Senators want to give the Pentagon’s unidentified anomalous phenomena, or UAP, office a major funding boost to scan the skies and near space for threats from China and beyond – part of the fallout from the Chinese spy balloon that U.S. jets shot down after it drifted across the U.S. continent.
Sen. Kirsten Gillibrand, D-N.Y., announced a funding boost for the All-domain Anomaly Resolution Office, tasked with researching and analyzing UAPs, in the Senate Armed Services Committee’s version of the 2024 National Defense Authorization Act. House lawmakers have not made their funding request for the office public. The final spending bills will be debated later this summer.
“With aggression from adversaries on the rise and with incidents like the Chinese spy balloon, it’s critical to our national security that we have strong air domain awareness over our homeland and around U.S. forces operating overseas,” Gillibrand said in a statement. The Senate bill covers more than just the office’s basic operating expenses, as the 2022 defense budget did last year. It also includes measures to reveal more of what they are finding, which will “reduce the stigma around this issue of high public interest,” she added.
The funding push comes after the Chinese spy balloon served as a reminder that U.S. adversaries are increasingly operating in Earth’s upper atmosphere — and as the public’s fascination with unidentified phenomena grow. In a 2021 Gallup poll, more than 40% of respondents blamed alien spacecraft for at least some of the unidentified incidents in recent years.
Gillibrand’s office would not say what how much more funding the anomaly office would receive, if the measure is passed, as it falls under a classified part of the budget.
If the Senate’s text is passed, current or former government contractors would have 60 days to turn over any unidentified-object data they’ve come across to the Pentagon office. Contractors would also be required to provide a “comprehensive list of all non-earth origin or exotic unidentified anomalous phenomena material,” according to the Senate’s intelligence authorization bill text.
The Intelligence Authorization Act also gave Pentagon UAP office director Sean Kirkpatrick a greater role in coordinating the government’s response to unidentified anomalous phenomena.
Defense Scoop first reported on the changes in the intelligence bill regarding the anomaly office.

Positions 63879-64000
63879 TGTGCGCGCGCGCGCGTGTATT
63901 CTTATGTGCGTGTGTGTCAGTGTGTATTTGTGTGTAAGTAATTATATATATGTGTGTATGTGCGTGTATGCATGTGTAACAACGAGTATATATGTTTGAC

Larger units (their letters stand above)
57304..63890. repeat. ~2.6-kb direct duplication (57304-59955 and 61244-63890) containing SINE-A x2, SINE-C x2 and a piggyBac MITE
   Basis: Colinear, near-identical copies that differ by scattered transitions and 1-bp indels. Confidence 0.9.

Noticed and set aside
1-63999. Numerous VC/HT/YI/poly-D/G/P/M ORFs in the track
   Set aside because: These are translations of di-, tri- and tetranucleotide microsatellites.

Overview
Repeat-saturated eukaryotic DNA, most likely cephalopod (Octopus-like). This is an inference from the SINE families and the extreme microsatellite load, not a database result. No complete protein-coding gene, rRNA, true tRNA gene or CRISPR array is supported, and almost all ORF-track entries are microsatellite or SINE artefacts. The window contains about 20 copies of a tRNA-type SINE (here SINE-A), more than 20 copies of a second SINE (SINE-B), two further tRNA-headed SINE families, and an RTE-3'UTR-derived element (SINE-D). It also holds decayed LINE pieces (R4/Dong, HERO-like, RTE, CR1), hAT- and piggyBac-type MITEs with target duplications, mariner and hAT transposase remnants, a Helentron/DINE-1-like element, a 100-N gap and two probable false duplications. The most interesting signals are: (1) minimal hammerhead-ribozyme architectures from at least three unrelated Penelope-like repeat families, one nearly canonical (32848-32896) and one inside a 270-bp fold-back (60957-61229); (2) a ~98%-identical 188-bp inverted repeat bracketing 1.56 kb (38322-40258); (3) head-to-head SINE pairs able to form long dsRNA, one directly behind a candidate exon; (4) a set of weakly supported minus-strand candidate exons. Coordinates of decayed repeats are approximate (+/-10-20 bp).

Lawmakers have been campaigning to fully fund the office for months. In a March hearing, Gilibrand grilled Defense Secretary Lloyd Austin over the administration’s budget request for 2024 that left the unidentified anomaly office underfunded for the second year in a row.
Austin pledged to fully support the office in the future — and told lawmakers the administration initially requested $11 million for the office. The Pentagon would not confirm the figure that Austin mentioned.
“They just put a placeholder number on it,” Sen. Marco Rubio, R-Fla., told Military Times the week after the hearing. “Luckily, we’re not going to pay attention to [the Biden administration’s] budget numbers.”
On Feb. 16, Rubio, Gillibrand and 12 other senators sent a letter to Deputy Secretary of Defense Kathleen Hicks and Deputy Director of National Intelligence Stacey Dixon calling for full funding for the anomaly office. The Biden administration’s previous funding request for 2023 failed to fund anything beyond the office’s basic operating expenses, the lawmakers argued.
The lawmakers wrote that the All-domain Anomaly Resolution Office “provides the opportunity to integrate and resolve threats and hazards to the U.S., while also offering increased transparency to the American people and reducing the stigma,” of such sightings. The creation and work of the office has linked its work to popular culture on “Area 51″ conspiracy theories and more recent encounters released by the Pentagon that show U.S. military pilots observing unidentified objects flying in the sky.
The New York Democrat has focused on anomaly research funding and coordination since the office’s inception. In 2021, she introduced an amendment to the 2022 defense authorization act that replaced the Office of Naval Intelligence’s Unidentified Aerial Phenomena Task Force and created the All-domain Anomaly Resolution Office. Gillibrand said the goal of the restructuring was to increase intelligence sharing between the Pentagon and the Office of the Director of National Intelligence.
Zamone “Z” Perez is a rapid response reporter and podcast producer at Defense News and Military Times. He previously worked at Foreign Policy and Ufahamu Africa. He is a graduate of Northwestern University, where he researched international ethics and atrocity prevention in his thesis. He can be found on Twitter @zamoneperez.